There’s no wi-fi or power outlets in the waiting room at the UKBA, so when the batteries died on my laptop and tablet, I was left looking out the thick protective windows at the empty plaza in front of the building. It was probably conceived as a public space where people could gather, talk, and eat on sunny days. Now it’s walled off from the street by concrete barriers, from the sidewalks by high fences.
It’s not much different inside. The clerks are protected from the clients by reinforced windows; the furniture is bolted to the floor. Yet this is, to paraphrase the Gettysburg Address, a government of the people, by the people, for the people.
There’s no doubt that people are frustrated with government: they doubt their leadership’s ability to make their lives better, to provide civil and social infrastructure, or to manage laws and resources for the common good. Promises to improve services and hold down taxes never materialize. Governments everywhere, whether Western-democratic or Eastern-authoritarian, are viewed as venal, corrupt, wasteful, and under control of the moneyed and the powerful.
Yet governments are, well, sovereign. They literally own the country, they make and enforce the laws, set rules for the economy and media, maintain the civil and defense forces. How did things go so wrong that they must surround official buildings with bunkers?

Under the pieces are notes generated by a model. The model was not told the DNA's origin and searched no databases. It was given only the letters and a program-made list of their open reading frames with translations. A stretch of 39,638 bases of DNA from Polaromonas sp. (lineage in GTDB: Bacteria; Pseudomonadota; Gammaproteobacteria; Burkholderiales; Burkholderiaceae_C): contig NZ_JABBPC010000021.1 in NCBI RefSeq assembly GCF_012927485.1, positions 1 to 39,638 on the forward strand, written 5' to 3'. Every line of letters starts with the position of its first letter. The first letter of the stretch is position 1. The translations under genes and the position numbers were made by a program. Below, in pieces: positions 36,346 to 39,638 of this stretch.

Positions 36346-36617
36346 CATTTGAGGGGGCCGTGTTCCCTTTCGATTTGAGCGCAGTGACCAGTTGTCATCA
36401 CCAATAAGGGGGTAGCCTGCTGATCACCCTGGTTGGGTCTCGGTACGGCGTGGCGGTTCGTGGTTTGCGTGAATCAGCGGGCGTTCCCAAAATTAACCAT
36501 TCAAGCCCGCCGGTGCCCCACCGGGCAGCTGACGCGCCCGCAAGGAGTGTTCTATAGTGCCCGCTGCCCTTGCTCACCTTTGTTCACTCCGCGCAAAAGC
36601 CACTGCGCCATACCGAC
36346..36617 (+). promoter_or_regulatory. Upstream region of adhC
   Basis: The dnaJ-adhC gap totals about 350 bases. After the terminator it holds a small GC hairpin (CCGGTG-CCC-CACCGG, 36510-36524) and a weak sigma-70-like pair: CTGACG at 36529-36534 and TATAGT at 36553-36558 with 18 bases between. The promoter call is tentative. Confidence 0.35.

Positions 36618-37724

I was talking with one of the facilitators about the incongruity of seeing national governments on the defensive in their own countries. We agreed that they are caught in the middle, enforcing transnational policies on immigration, austerity, trade, and the environment that are at odds with their national self-interest. The people electing them and the media holding them to account are increasingly critical. He predicts that they will soon respond to populist pressure from within, turning away from global institutions and idealism.
There’s rich academic literature on the topic, the problem and the risks are widely perceived but there is little agreement on remedies. Many hold that nations have already transferred so much power that they can’t regain national sovereignty. The solution, in many papers, is to complete the globalization process more quickly so that the benefits arrive sooner.
I’m suspecting that the opposite may happen. There may be a weakening of the EU, withdrawal from the Euro, default on financial debt, or increased border and trade protections. But something has to change: a sovereign that holds power won’t remain in a defensive crouch when they have the ability to re-assert control.